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Obama and Dimon, Romney and Bain: Let's Call the Whole Thing Off Obama and Dimon, Romney and Bain: Let's Call the Whole Thing Off

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Obama and Dimon, Romney and Bain: Let's Call the Whole Thing Off

May 18, 2012

The inconvenient but embarrassing fact that undercut the Obama camp's ad assault on Romney's time at Bain Capital--the GOP candidate was no longer at Bain when it shuttered the steel plant featured in the ad, but an Obama fundraiser was--only pointed up how futile a line of attack this probably is.

In this election, no one's really going to win the game of who's tougher on Wall Street.

Truth be told, Obama can't claim to be in much of a position of moral authority on this issue, as the story that broke this week about his former "favorite banker," Jamie Dimon of JPMorgan Chase, showed. Obama has always blown hot-and-cold about Wall Street--even waiting until the last minute to embrace the "Volcker Rule." And after Dimon admitted that JPMorgan had taken a giant loss on a risky trading position, the president went out of his way to express his respect for Dimon, telling The View:  "JPMorgan is one of the best-managed banks there is. Jamie Dimon, the head of it, is one of the smartest bankers we got and they still lost $2 billion and counting."

No, as I write in an article in this week's National Journal, "The Humbling," the only good that may come out of all this back-and-forth is that it will remind politicians and policy-makers in Washington that, while they weren't watching, the Wall Street lobby has been relentless in poking ripping giant loopholes in financial reform.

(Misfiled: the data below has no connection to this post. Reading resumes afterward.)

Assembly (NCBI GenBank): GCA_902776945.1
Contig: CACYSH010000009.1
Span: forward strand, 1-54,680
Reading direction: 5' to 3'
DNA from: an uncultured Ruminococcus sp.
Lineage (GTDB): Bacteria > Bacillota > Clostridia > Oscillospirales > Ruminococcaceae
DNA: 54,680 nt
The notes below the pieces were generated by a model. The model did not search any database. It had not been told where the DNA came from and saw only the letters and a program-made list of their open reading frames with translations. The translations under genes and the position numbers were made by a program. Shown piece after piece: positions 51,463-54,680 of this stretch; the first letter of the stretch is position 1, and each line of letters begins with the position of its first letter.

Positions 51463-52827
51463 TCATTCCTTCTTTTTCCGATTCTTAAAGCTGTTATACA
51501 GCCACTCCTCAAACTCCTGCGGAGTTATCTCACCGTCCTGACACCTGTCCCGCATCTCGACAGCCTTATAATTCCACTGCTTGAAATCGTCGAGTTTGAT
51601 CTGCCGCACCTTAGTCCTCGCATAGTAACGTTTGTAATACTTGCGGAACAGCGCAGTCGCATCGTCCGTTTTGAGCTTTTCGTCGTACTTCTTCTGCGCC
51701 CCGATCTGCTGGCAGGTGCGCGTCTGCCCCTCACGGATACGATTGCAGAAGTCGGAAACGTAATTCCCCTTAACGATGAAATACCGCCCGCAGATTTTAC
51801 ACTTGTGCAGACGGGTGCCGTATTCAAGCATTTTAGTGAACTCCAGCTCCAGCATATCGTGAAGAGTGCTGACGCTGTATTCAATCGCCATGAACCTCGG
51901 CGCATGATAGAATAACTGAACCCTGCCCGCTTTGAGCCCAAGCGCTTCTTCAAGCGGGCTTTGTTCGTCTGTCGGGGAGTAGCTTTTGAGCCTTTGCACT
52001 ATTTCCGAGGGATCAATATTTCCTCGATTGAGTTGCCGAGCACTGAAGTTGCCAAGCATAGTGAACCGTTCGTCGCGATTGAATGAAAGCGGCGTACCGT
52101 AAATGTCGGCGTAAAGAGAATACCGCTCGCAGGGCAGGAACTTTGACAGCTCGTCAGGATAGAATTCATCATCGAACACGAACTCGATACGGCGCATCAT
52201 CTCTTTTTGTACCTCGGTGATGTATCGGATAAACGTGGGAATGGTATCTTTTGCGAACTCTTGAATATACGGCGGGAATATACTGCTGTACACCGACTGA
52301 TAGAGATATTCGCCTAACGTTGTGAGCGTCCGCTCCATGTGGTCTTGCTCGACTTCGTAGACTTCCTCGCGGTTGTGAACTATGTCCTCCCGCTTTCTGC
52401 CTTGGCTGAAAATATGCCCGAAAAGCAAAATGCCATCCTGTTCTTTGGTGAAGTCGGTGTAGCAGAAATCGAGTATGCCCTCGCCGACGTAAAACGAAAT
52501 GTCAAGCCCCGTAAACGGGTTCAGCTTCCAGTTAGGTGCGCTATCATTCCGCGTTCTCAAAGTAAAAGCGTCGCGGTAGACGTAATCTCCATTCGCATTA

Maybe now they'll wake up.  

As Sen. Jeff Merkley, D-Ore., co-author of the Volcker Rule, told me for that story: "For two years Wall Street has had hundreds of lawyers working full time to get the body of regulators to expand every possible loophole. ... People don't understand that the Volcker rule is the closest thing we have to Glass-Steagall," the Depression-era law that separated risk-taking investment banks from commercial banks, Merkley said. "It is a firewall between hedge funds and traditional banking. It stops banks from using deposits that are federally insured or cheaper money from the Fed Discount Window and then gambling with it."

This is not an issue that's going to deliver good political returns for either the Democrat or the Republican (who has vowed to repeal Dodd-Frank). What makes it sad is that the issue is such an important one. 

 

 

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